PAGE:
2019 Breeder of the Year: Charles Roberts
Scuse Me winning the Taylor Mile in 1998
15 September 2019
by Frank Marrion
The awards for Owner and Breeder of the Year have been going for 16 years now and no individual has been more influential than Charlie Roberts.
The proprietor of Woodlands Stud was recently announced the Breeder of the Year for the fourth time in the last seven years, to go with a three-peat in 2013-15, while in between the award has also gone to Woodlands.
Roberts was also an Owner of the Year in 2013 following a season where Adore Me won 11 of 12 races as a three-year-old and close relation Christen Me won 12 of 15 races as a four-year-old, the pair winning close to a million dollars in that season alone.
Throw in a few Broodmare Awards for Scuse Me and her family and several Stallion Awards for Bettor’s Delight and it can be seen that Roberts has had a massive influence on the industry.
Obviously, Bettor’s Delight has played a significant part in all of this, but Roberts’ success can be attributed even more so to ‘that family’ – the one that sprung from his decision to return Scuse Me to New Zealand at great trouble and expense.
Much has already been written about the family and its standout individuals over the years, so perhaps it might be timely to focus on how and where all this evolved from.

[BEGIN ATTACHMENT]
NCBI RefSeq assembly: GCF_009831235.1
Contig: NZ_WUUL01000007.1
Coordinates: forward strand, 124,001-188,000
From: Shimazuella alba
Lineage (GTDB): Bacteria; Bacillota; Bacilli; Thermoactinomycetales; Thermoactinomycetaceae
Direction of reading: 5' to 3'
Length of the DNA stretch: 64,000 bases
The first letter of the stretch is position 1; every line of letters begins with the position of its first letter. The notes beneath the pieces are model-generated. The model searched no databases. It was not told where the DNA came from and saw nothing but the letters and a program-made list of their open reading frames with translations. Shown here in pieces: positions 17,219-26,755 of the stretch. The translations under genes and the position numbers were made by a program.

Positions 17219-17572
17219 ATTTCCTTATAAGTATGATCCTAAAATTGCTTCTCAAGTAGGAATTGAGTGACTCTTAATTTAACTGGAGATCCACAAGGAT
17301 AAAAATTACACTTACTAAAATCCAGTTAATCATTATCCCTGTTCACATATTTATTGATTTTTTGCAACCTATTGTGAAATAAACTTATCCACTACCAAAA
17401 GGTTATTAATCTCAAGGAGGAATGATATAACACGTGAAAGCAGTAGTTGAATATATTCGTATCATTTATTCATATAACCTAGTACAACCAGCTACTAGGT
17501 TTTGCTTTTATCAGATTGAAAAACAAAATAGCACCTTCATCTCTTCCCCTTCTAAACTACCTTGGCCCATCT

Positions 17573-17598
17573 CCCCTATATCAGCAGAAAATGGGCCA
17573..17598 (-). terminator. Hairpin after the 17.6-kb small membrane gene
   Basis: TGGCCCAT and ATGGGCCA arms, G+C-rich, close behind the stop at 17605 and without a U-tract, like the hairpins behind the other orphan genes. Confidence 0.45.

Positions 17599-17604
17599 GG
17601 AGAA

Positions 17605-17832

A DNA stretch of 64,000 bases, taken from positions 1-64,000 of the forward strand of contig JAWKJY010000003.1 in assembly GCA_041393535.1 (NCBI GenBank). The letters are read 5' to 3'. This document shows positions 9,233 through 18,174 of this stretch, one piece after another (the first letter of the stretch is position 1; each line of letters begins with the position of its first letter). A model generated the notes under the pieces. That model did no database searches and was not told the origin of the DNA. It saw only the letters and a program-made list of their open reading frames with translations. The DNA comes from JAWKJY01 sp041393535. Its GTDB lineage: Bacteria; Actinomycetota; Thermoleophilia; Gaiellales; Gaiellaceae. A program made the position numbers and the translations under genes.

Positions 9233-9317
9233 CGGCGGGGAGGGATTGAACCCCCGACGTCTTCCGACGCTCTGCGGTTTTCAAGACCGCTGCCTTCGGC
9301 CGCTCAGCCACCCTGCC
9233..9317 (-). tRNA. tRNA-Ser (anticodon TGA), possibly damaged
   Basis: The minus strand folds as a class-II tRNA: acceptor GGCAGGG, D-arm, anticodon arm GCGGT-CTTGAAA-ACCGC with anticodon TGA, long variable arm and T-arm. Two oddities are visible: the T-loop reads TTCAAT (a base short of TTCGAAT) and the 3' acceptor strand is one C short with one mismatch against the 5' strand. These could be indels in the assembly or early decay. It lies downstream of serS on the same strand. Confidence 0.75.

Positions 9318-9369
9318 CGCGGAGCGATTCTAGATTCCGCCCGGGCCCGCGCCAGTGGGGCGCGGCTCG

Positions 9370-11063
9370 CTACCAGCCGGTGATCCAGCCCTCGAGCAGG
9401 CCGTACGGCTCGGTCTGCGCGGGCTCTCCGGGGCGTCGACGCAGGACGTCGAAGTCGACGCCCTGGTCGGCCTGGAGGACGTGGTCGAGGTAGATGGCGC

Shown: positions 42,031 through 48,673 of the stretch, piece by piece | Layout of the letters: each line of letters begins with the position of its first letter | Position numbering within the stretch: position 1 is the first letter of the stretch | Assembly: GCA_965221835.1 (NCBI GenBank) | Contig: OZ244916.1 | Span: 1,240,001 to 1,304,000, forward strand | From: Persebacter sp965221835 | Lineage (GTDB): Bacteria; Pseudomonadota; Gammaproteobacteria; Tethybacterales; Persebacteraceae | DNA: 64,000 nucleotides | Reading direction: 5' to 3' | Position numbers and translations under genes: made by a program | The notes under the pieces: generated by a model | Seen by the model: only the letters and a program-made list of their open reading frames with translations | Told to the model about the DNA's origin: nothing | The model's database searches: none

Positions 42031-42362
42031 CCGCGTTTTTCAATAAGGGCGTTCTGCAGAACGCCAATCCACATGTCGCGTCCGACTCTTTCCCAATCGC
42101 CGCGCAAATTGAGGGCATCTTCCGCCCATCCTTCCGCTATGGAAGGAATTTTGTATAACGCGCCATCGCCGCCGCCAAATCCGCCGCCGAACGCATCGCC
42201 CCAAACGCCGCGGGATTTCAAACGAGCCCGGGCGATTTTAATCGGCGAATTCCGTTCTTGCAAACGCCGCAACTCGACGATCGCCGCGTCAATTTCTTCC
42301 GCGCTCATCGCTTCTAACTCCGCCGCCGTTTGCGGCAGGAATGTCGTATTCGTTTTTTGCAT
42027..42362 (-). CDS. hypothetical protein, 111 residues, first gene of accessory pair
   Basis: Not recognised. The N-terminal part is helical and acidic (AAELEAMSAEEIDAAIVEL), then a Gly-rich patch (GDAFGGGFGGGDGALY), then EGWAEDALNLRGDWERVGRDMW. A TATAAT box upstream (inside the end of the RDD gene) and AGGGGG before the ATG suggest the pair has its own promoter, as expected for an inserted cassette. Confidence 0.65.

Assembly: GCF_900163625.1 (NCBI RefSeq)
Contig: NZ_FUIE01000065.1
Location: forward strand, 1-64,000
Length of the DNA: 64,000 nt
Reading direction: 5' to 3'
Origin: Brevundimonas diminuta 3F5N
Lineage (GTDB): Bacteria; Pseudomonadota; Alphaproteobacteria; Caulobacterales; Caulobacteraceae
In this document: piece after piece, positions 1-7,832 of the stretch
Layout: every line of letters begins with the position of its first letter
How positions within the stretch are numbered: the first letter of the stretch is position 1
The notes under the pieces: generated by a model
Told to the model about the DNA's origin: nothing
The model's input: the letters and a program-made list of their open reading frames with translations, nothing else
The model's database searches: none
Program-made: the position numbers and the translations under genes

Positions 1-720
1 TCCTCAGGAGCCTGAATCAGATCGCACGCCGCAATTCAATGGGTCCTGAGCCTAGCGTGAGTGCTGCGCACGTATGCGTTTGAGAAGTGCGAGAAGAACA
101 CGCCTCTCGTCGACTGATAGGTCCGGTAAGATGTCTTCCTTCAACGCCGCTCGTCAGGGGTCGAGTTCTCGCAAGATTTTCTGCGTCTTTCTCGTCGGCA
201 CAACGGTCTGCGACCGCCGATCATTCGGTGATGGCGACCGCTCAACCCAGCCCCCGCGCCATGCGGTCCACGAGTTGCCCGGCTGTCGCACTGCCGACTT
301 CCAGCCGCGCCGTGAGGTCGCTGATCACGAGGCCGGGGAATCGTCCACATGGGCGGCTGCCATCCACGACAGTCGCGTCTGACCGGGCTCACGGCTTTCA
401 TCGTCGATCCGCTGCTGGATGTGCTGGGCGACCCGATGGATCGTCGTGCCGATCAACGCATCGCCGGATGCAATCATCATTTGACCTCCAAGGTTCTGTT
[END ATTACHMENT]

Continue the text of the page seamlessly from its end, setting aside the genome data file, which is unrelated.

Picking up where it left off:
As is so often the case in these sort of success stories, it emanated from a most unlikely and surprising place.
Mark Purdon has also been a key figure in the story over the years so it is fitting that he played a key role during a brief and limited foray into the realms of breeding back in the 1980s.
Purdon actually appears as the breeder of Scuse Me although he had loaned the Smooth Fella mare Super Smooth to Jim Dalgety that season.
Scuse Me should have been a failure being a filly by B.G’s Bunny and she was a buy back at the Premier Sale for $5500, but she became a Great Northern Oaks winner and the fastest mare over a mile in New Zealand for quite some time with her 1.53.5 upset in the 1998 Taylor Mile.
This story actually begins with Purdon as a junior driver and his very first foray into ownership.
Time Lag was a Farm Timer filly racing for Brian Notman some 33 years ago when a then 22-year-old Purdon acquired her with a view to getting a sale and a profit later.
Purdon had driven Time Lag in two of her three wins for Notman, and this venture went well for a start when the 4-year-old had another three wins and two seconds from six races for Purdon towards the end of the 1986/87 season.
But Purdon then found himself with the liability of a broodmare instead of a healthy margin on a racehorse when Time Lag went amiss.
Purdon only got five foals from Time Lag before she died and her three colts were just moderate performers, so there was no real sign of what was coming.